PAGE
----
Although Department of Justice (DOJ) recoveries under the False Claims Act (FCA) reached historic lows in FY2020, President Biden's administration is poised to usher in a return to aggressive FCA enforcement. Under President Obama, DOJ's FCA recoveries hit all-time peaks, totaling over $5 billion in 2012, $6.1 billion in 2014, and $4.9 billion in 2016. From there, they trended consistently downward throughout the Trump Administration, averaging under $3 billion annually. Given the Biden Administration's focus on tackling the COVID-19 pandemic and stimulating the economy, we anticipate that DOJ's scrutiny of alleged fraud in government programs will be as probing as ever.
In the 1980s, then-Senator Biden supported the seminal 1986 amendments to the FCA, emphasizing in his Senate remarks that enforcement should enjoy bipartisan support: "Fraud against the Government is not a matter that ought to be used for political advantage. . . . It is not a matter that divides Democrats from Republicans." More recently, as Vice President under President Obama, Biden famously oversaw the 2009 Recovery Act in the wake of the 2008 financial crisis and touted the lower-than-average rate of fraud investigations into the stimulus spending. In 2011, he also led the Government Accountability and Transparency Board to advance efforts to detect and remediate fraud, waste, and abuse in federal programs as part of the "Campaign to Cut Waste." When announcing this campaign, he underscored his commitment "to changing the way government works and . . . stepping up the hunt for misspent dollars."
Although Attorney General nominee (and former Arnold & Porter partner) Merrick Garland did not sign many FCA opinions during his 24 years as a judge on the US Court of Appeals for the DC Circuit, one of his rare dissents stands out for its defense of the FCA's underlying policies. In 2004, a DC Circuit panel held in U.S. ex rel. Totten v. Bombardier Corp. that presenting a false payment claim to Amtrak, a federal grant recipient, was not actionable because the claim was never presented to a federal government employee. Dissenting from the panel's ruling, Judge Garland emphasized that the FCA is "the Government's primary litigative tool for combating fraud" and criticized the panel's narrow statutory interpretation as "a dramatic cutback in the federal government's ability to protect itself against false claims on federal grant money." Five years later, his broad view of FCA liability was endorsed by the FERA amendments, which expanded the definition of false "claims" to include submissions to certain federal grantees and contractors.
In the near term, FCA enforcement priorities will likely continue to be steered by Michael Granston, the longtime career official serving as Deputy Assistant Attorney General (DAAG) for the DOJ Civil Division's Commercial Litigation Branch. In remarks at a December 2, 2020 FCA conference, Granston reiterated "that protecting taxpayer funds is a nonpartisan issue and that enforcement of the False Claims Act will likely continue to be an area of emphasis for the Department." Much ink has been spilled about "Granston dismissals," referring to Granston's 2018 memorandum articulating when DOJ would seek to exercise of its statutory authority to dismiss FCA suits under 31 U.S.C. § 3730(c)(2)(A). In the years since the Granston memo issued, DOJ has moved to dismiss several dozen qui tam suits, a notable increase over prior years. Because DOJ has always possessed this dismissal authority, the Granston memo's significance has arguably been overstated. Regardless, we suspect that the DOJ led by Attorney General Garland may be more restrained in using its dismissal authority.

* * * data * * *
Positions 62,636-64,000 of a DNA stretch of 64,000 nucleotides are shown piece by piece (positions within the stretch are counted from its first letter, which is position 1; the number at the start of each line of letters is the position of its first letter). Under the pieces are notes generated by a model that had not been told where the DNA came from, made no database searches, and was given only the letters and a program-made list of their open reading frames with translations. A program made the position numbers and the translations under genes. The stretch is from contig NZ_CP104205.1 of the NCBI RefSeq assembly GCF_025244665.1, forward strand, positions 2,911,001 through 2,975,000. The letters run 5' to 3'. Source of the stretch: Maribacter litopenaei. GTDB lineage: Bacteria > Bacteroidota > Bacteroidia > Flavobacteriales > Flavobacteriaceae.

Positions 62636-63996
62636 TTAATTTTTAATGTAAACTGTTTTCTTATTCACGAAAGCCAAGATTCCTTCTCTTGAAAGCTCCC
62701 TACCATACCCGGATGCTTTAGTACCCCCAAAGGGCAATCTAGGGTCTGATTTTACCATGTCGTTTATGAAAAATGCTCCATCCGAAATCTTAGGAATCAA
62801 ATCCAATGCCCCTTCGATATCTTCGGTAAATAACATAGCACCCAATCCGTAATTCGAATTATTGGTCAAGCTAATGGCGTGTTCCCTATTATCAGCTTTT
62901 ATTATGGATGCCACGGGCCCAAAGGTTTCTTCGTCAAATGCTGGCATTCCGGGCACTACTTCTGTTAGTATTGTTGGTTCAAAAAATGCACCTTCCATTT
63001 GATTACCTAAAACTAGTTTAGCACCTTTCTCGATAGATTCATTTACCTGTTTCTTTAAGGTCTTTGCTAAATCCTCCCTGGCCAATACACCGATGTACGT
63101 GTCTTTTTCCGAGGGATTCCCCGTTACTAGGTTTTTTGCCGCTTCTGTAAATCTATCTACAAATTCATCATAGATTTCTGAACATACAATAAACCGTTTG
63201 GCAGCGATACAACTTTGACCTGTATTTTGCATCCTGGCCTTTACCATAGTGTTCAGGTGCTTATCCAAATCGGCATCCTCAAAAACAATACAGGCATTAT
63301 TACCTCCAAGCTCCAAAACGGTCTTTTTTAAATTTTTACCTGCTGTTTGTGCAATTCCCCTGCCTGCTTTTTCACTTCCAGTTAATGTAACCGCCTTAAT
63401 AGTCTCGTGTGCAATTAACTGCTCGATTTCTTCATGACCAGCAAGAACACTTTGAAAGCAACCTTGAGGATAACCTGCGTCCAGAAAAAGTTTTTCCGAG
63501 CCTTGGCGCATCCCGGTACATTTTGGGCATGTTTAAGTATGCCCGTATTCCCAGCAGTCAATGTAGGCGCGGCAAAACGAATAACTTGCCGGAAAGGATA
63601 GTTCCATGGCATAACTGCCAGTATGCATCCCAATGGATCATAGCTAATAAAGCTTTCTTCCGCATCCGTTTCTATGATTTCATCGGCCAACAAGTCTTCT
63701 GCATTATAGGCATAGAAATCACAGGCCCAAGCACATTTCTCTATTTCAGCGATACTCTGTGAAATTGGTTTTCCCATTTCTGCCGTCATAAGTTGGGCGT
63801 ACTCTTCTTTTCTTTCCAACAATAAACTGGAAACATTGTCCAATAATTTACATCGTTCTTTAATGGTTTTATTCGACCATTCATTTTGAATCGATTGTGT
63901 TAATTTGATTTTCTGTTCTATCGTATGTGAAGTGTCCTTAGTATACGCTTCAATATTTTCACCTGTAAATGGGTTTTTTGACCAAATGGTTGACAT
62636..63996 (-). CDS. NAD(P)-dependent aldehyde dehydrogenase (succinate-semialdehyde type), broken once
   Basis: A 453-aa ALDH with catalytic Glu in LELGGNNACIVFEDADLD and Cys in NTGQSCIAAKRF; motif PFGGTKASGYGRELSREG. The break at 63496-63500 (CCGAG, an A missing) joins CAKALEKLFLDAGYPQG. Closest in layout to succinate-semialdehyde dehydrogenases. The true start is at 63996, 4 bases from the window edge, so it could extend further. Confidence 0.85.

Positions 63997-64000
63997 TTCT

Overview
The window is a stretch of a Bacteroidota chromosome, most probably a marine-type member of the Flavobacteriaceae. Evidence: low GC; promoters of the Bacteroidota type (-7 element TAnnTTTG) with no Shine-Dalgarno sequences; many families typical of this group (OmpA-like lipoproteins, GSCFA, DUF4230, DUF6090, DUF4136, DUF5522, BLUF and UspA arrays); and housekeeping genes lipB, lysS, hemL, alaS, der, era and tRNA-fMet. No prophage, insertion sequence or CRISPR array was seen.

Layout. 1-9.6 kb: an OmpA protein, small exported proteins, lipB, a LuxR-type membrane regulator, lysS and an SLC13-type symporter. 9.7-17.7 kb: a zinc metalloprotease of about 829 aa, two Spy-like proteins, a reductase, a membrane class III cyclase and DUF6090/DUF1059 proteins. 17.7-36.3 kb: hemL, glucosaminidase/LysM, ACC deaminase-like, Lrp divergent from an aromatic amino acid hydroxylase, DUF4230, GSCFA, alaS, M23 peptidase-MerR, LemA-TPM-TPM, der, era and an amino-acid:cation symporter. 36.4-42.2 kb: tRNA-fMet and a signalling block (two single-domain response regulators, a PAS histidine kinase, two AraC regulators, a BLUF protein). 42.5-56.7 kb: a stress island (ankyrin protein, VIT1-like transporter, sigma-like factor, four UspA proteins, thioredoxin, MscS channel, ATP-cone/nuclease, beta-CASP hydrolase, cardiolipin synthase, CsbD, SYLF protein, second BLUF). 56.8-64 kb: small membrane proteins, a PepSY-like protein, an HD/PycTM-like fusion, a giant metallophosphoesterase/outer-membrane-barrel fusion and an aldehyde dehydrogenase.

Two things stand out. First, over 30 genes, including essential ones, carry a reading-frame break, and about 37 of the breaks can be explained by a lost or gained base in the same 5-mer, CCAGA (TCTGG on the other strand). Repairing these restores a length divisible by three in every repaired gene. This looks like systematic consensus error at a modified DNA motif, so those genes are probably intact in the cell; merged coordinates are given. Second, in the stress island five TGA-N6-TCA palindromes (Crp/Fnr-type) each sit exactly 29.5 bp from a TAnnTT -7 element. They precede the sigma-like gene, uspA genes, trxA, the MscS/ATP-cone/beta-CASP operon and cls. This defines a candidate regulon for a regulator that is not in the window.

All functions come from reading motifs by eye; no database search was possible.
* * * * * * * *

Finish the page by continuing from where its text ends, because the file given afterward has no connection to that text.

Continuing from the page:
On Capitol Hill, FCA enforcement has staunch Republican support in the form of Senator Chuck Grassley, a co-author of the FCA's 1986 amendments. Grassley has remained an outspoken FCA advocate—and a prominent critic of the Granston memo. In September 2019, Grassley wrote a letter to Attorney General William Barr expressing skepticism of DOJ's recent uses of its FCA dismissal authority. And in July 2020, Grassley announced his work on a legislative proposal to restrict DOJ's deployment of its statutory authority, explaining that "[i]f there are serious allegations of fraud against the government, the Attorney General should have to state the legitimate reasons for deciding not to pursue them in court." While the Biden DOJ has yet to flex its FCA dismissal powers, the prospect that a key Senate Republican may generally share its orientation toward robust enforcement could increase the chances of bipartisan support for future FCA amendments and initiatives.
Increased FCA enforcement would also be consistent with the historical moment. Over the years, national mobilization after natural disasters and manmade crises have been followed by new federal dollars, new federal rules, and new waves of federal enforcement. Under the Paycheck Protection Program (PPP), part of Congress's Coronavirus Aid, Relief, and Economic Security (CARES) Act, the federal government had approved over 5 million business loans worth over $500 billion by early August 2020. And by the following month, DOJ had already brought over 50 PPP-related fraud prosecutions against individual defendants.